In an original retelling of this classic story- already the subject of Vittorio De Sica’s 1948 cult film- traditional bicycles have been replaced by BMX bikes. The reason for this, director Henriette Baker explains, is to keep the story’s dramatic impetus intact within a contemporary setting.
“In the film, when the character gets his bicycle stolen it’s life or death. I wanted to find an environment where it was this life or death situation. In the world of BMXing your bike’s your livelihood.”
For Baker, the power of Bicycle Thieves lies in the simplicity of the plot and the “wonderful father and son relationship” at its heart. The theme of social realism, she feels, is indivisible from the emotional pull of the characters themselves.
The audience, she says, can look forward to “a surprising rollercoaster. I want them to be out of breath, emotionally. What I want is a real, theatrical experience.”
As a part of this, professional BMXers are performing alongside actors and Baker has worked with bicycle choreographer Paddy Waters and DJ Etienne Tron to weave BMX displays into the action.
The project was originally envisaged as a moving set, with the audience cycling behind the bicycle chase which unfolds. Although the production at The View Tube will be largely stationary, some element of this physical experience will remain. Following collaboration with the environmental arts and education organisation, Magnificent Revolution, all electricity used by the show will be generated entirely by actors and audience members pedalling on bicycle generators.
Baker acknowledges that this is “a bit of an experiment … It’s suddenly bringing quite a technical thing into a theatrical production. It’s very necessary to the story, though, for the audience to experience the thrills of the chase on the bicycles.”
This environmentally responsible approach- and its celebration of the bicycle- wholly compliment the ethos of The View Tube.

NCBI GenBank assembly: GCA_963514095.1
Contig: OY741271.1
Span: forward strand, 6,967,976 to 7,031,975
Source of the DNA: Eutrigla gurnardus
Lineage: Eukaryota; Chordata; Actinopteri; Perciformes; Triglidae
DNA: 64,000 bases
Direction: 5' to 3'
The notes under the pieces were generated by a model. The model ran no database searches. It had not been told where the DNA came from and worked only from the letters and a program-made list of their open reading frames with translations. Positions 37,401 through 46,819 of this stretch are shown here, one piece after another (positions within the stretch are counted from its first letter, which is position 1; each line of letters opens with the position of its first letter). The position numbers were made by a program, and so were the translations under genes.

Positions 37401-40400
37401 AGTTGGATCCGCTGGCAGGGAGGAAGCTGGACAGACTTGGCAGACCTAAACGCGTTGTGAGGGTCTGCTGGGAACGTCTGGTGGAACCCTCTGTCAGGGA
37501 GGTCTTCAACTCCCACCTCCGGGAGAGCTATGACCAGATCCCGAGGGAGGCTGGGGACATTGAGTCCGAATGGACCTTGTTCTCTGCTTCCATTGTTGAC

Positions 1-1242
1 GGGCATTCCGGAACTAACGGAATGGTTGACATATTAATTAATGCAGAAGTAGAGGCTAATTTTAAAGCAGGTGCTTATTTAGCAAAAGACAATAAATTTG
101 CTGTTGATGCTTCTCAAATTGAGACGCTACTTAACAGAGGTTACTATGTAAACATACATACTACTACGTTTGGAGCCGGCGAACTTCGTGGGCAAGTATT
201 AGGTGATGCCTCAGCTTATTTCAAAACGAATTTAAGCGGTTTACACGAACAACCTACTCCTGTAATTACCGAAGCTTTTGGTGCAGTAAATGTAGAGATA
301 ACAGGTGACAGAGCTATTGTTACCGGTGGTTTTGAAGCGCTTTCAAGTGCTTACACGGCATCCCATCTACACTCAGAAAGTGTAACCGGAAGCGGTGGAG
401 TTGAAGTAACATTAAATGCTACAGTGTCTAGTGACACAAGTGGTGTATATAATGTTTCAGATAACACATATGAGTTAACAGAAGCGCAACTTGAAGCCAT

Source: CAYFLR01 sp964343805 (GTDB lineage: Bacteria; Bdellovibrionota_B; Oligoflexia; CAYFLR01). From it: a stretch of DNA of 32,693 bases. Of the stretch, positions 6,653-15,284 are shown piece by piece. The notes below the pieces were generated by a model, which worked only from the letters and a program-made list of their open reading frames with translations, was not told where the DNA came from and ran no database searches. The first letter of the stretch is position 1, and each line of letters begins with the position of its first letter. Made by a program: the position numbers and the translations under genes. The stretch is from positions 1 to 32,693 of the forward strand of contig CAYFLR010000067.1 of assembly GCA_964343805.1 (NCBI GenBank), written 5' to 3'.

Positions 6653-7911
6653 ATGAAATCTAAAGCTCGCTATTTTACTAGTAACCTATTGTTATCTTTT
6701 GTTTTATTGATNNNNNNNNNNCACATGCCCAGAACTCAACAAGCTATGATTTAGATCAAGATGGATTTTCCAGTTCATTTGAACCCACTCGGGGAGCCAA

Conceived of originally to provide panoramic sights of the Olympic Park, the venue’s manager Rosie Murdoch says ‘My job is to make this about more than just The Olympics and 2012. It’s to work with local groups in the community.’
“We always need to programme activities that make sense for our visitors. Something like sustainable travel makes sense because there is no vehicle access to The View Tube. So if people walk or cycle here they’re already in that mindset. From here- where cycling is concerned- there’s a perfectly sensible leap from a practical commuter past time to actual dance and art form.”
Sustainability is key to The View Tube’s entire running. Vegetables and basil for the café are grown in a garden on site. Any supplies they do require from outside must be delivered by bicycle. For Murdoch, once again, an important element of this is challenging the mindsets of the people they work with. “I think it’s a really important message that we give out in as many of our projects as we can … certainly bicycles are the heart of our programme this year.”
Shortlisted for the Oxford Samuel Beckett Theatre Trust Award 2011, Bicycle Thieves is performing at The View Tube from Friday 1 – Wednesday 6 July.
Tickets are £8, or £5 with concessions. Book here.